I have read a lot of books about foster care. A lot of books. As a foster and adoptive mother, I am always on the lookout for a book that expresses the harsh realities of the foster care system in a manner that is both truthful and age-appropriate for young readers. Because of my specific requirements that I look for in books that address the foster care world, it is very rare where that I find such books about foster care that I feel really expresses the realities of this system and the innocence of the children that it often traps.
Caela Carter’s novel, Forever or a Long, Long Time is an exception. A tragically, but beautifully written exception. To anyone interested in getting a glimpse of the realities of foster care, this book is a must read in my book!
At the beginning of the novel, Forever or a Long, Long Time, you meet a sibling group consisting of an eleven-year-old sister, Flora, and younger brother, Julian. These two are each other’s family. They are it. Together they have seen it all, experienced it all, and survived it all. Throughout their childhood, they have been moved from home-to-home and new-mother-to-new-mother. Now, the two of them must start again, this time with their “forever” adoptive parents.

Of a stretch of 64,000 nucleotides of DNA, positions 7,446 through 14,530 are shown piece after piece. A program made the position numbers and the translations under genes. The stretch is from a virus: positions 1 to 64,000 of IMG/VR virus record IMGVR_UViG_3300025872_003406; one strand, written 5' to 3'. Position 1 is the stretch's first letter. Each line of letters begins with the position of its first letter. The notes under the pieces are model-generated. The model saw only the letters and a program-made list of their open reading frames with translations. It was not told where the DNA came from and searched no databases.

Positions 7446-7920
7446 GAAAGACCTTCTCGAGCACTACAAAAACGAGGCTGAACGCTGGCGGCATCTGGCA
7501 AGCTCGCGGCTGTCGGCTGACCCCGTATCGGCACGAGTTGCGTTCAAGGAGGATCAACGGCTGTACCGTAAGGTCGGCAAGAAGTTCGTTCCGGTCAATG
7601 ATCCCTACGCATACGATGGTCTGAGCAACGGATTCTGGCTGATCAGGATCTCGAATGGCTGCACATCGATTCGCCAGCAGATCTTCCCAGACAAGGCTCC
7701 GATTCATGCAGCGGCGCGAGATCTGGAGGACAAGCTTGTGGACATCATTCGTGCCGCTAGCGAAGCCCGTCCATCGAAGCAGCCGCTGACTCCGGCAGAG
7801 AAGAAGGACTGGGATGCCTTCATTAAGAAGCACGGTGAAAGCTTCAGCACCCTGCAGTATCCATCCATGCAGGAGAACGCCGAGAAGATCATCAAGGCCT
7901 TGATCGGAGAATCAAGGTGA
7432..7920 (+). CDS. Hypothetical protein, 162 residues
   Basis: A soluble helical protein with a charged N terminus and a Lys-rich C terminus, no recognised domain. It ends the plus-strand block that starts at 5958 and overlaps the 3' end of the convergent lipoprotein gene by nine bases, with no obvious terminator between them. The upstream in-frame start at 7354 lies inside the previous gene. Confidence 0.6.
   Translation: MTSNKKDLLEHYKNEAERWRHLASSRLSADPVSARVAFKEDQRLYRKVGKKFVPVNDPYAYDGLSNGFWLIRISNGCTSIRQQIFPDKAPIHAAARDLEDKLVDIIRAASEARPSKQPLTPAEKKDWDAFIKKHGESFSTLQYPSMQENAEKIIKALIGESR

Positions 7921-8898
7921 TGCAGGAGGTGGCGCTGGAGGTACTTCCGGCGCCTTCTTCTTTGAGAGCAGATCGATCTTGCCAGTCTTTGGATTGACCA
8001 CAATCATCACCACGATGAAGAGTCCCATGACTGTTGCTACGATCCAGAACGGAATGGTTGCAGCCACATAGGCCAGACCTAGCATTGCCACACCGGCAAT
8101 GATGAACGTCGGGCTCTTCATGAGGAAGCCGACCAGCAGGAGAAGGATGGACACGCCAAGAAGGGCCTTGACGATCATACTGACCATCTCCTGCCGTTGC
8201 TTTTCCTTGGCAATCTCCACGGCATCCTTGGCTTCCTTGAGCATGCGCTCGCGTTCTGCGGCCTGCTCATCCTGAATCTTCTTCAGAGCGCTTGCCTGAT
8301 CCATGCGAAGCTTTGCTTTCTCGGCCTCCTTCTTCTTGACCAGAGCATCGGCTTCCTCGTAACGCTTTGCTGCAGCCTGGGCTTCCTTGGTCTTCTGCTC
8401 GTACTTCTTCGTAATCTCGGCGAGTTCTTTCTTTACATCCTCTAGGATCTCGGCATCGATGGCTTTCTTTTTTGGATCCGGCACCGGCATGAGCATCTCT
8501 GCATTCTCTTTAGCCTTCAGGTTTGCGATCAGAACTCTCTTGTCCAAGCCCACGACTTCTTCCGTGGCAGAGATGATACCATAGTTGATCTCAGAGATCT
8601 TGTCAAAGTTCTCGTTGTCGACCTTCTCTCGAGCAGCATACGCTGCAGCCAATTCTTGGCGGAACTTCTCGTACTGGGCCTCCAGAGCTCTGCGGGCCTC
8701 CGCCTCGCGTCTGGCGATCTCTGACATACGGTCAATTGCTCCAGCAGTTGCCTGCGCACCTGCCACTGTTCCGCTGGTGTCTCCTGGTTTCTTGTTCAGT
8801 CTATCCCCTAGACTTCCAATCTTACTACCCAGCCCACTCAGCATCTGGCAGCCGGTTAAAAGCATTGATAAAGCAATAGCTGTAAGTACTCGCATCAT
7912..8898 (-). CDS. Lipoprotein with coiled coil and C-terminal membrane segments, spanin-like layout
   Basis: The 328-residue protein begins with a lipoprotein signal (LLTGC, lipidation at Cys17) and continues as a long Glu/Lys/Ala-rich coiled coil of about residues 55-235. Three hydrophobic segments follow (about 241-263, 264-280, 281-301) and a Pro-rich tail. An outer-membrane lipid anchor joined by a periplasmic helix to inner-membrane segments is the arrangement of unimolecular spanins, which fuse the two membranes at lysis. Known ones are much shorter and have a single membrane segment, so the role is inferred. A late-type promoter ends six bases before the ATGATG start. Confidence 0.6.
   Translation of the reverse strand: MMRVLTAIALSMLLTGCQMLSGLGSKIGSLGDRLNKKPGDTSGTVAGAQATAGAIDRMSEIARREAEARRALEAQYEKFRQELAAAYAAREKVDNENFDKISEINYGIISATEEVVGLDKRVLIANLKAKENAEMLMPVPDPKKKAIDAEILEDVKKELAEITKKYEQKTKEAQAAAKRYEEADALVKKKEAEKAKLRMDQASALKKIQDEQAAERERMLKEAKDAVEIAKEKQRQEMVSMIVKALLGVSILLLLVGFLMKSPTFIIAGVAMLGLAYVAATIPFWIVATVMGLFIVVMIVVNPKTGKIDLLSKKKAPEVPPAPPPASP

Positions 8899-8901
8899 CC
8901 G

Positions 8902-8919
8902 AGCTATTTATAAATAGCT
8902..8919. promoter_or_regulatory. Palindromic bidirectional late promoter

After years and years of abuse, neglect, and moving, Flora and Julian struggle with the idea of “forever.” Even though their foster parents do everything they can to reassure these siblings that forever is real with them, Flora and Julian question the truth beyond that word and the meaning beyond what exactly is a family.
Flora and Julian’s struggle to adjust to their new family becomes even more complicated with their foster mother announces that she is going to be having a new baby. Like all child, Flora and Julian struggle with the idea that their foster mom will surely love this new baby more than them.
In an effort to bring their family together, the foster mom decides to take Flora and Julian on a trip to visit their past foster families and foster homes. In a trip that is surely going to change their lives and understanding of the words “forever” and “family,” Flora and Julian just might finally find out how long forever really is.